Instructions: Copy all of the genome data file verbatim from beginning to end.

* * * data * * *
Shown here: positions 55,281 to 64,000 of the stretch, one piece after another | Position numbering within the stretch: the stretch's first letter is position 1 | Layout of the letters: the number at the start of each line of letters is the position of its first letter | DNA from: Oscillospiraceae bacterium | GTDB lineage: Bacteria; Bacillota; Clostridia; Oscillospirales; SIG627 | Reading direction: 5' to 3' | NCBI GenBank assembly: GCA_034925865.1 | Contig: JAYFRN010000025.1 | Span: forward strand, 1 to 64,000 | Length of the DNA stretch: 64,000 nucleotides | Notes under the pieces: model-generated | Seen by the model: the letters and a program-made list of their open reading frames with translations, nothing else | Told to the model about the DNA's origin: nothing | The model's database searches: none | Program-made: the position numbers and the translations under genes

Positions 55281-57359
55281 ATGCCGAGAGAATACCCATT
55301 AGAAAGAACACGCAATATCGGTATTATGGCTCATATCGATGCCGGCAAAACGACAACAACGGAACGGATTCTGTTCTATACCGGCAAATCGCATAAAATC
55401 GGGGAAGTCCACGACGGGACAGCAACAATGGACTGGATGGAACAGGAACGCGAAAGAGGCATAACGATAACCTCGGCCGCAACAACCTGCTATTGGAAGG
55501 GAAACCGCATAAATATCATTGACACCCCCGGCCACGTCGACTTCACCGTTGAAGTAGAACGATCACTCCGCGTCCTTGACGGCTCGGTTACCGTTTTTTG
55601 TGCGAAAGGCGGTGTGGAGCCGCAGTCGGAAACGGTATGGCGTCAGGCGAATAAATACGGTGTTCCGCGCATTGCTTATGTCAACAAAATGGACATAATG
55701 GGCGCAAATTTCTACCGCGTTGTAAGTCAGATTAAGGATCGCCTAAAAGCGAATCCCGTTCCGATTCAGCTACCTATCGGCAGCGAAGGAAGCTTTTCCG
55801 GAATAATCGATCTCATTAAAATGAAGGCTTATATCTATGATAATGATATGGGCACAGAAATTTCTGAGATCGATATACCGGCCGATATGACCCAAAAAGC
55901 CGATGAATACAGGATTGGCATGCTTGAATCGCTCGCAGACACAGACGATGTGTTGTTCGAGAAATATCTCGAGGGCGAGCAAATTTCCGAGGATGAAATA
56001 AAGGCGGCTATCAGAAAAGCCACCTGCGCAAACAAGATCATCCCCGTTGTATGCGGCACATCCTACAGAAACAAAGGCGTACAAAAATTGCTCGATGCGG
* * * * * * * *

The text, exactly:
Shown here: positions 55,281 to 64,000 of the stretch, one piece after another | Position numbering within the stretch: the stretch's first letter is position 1 | Layout of the letters: the number at the start of each line of letters is the position of its first letter | DNA from: Oscillospiraceae bacterium | GTDB lineage: Bacteria; Bacillota; Clostridia; Oscillospirales; SIG627 | Reading direction: 5' to 3' | NCBI GenBank assembly: GCA_034925865.1 | Contig: JAYFRN010000025.1 | Span: forward strand, 1 to 64,000 | Length of the DNA stretch: 64,000 nucleotides | Notes under the pieces: model-generated | Seen by the model: the letters and a program-made list of their open reading frames with translations, nothing else | Told to the model about the DNA's origin: nothing | The model's database searches: none | Program-made: the position numbers and the translations under genes

Positions 55281-57359
55281 ATGCCGAGAGAATACCCATT
55301 AGAAAGAACACGCAATATCGGTATTATGGCTCATATCGATGCCGGCAAAACGACAACAACGGAACGGATTCTGTTCTATACCGGCAAATCGCATAAAATC
55401 GGGGAAGTCCACGACGGGACAGCAACAATGGACTGGATGGAACAGGAACGCGAAAGAGGCATAACGATAACCTCGGCCGCAACAACCTGCTATTGGAAGG
55501 GAAACCGCATAAATATCATTGACACCCCCGGCCACGTCGACTTCACCGTTGAAGTAGAACGATCACTCCGCGTCCTTGACGGCTCGGTTACCGTTTTTTG
55601 TGCGAAAGGCGGTGTGGAGCCGCAGTCGGAAACGGTATGGCGTCAGGCGAATAAATACGGTGTTCCGCGCATTGCTTATGTCAACAAAATGGACATAATG
55701 GGCGCAAATTTCTACCGCGTTGTAAGTCAGATTAAGGATCGCCTAAAAGCGAATCCCGTTCCGATTCAGCTACCTATCGGCAGCGAAGGAAGCTTTTCCG
55801 GAATAATCGATCTCATTAAAATGAAGGCTTATATCTATGATAATGATATGGGCACAGAAATTTCTGAGATCGATATACCGGCCGATATGACCCAAAAAGC
55901 CGATGAATACAGGATTGGCATGCTTGAATCGCTCGCAGACACAGACGATGTGTTGTTCGAGAAATATCTCGAGGGCGAGCAAATTTCCGAGGATGAAATA
56001 AAGGCGGCTATCAGAAAAGCCACCTGCGCAAACAAGATCATCCCCGTTGTATGCGGCACATCCTACAGAAACAAAGGCGTACAAAAATTGCTCGATGCGG